I never knew my mother-in-law.
She died of breast cancer a couple of years before I met her son. (www.breastcancerawareness.com)
She was a mystery to me–a woman in pictures taken long before I came into the family, a person my husband could not describe other than, “dark hair, not very tall”. As time went on, he characterized her to our son as someone who could terrorize small children into eating their supper. “Eat it hot now, or cold for breakfast,” my husband would quote her as saying.
This always makes me smile. Because while he remembers her as a mom, I’ve grown to know her as a person–through her quilts.
Now I don’t claim to be a Quilt Whisperer, but I’ve done enough quilting to understand the process. And it is a process, you know: choosing a pattern or designing your own, selecting fabric, color placement, cutting, piecing, and on and on. If you’re not someone who enjoys the process, (Are we there yet, are we there yet?”) don’t even start.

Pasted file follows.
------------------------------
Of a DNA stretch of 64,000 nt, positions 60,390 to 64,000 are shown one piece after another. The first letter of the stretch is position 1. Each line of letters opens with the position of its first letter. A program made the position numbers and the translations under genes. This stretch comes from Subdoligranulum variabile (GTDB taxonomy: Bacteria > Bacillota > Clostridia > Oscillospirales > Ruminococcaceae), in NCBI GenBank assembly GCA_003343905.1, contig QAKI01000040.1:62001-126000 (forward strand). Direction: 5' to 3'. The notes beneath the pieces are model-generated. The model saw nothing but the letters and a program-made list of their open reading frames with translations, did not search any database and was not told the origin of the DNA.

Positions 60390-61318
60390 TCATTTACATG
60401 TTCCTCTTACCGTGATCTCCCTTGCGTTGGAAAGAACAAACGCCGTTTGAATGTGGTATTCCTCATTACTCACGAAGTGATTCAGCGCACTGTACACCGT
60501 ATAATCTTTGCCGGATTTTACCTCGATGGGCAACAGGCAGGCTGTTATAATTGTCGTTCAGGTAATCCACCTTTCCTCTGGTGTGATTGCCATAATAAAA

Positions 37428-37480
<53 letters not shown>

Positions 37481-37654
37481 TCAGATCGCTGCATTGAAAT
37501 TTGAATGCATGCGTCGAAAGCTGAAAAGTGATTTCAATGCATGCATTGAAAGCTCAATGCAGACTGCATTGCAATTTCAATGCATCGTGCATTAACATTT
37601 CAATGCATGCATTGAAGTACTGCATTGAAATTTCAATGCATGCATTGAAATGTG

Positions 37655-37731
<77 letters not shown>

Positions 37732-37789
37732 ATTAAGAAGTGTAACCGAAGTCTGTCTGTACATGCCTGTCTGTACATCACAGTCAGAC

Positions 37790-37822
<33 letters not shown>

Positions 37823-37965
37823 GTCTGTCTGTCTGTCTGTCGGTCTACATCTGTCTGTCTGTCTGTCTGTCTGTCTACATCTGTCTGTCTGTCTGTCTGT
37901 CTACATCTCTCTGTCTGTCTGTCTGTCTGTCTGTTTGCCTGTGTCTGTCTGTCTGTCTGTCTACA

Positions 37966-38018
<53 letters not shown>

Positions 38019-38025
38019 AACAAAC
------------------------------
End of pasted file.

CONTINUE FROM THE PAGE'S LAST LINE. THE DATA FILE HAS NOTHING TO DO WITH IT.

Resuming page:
Yet so many choices are made along the way, that by the time a quilt is finished, it’s very much like a life story. Some days, I’m so tired of the colors in a certain quilt that I can’t wait to be done with it and pitch it into a corner. And much like certain books, sometimes I’m so attached to the work, that last stitch of binding is bittersweet, knowing that I’ll never recreate this quilt again. The fabric was so lovely, the process so fulfilling and the time of my life so remarkable, that I’m sorry to have it all end.
Even an ugly quilt has its place in my life. I dedicated precious time, effort and creativity to bring it into existence. Every stitch in every quilt tells my story.
And so it is with my mother-in-law. Her quilts tell the story. Little by little, piece by piece, I learn about her by watching her grandson snuggle under a quilt made long before she knew precisely who would enjoy it.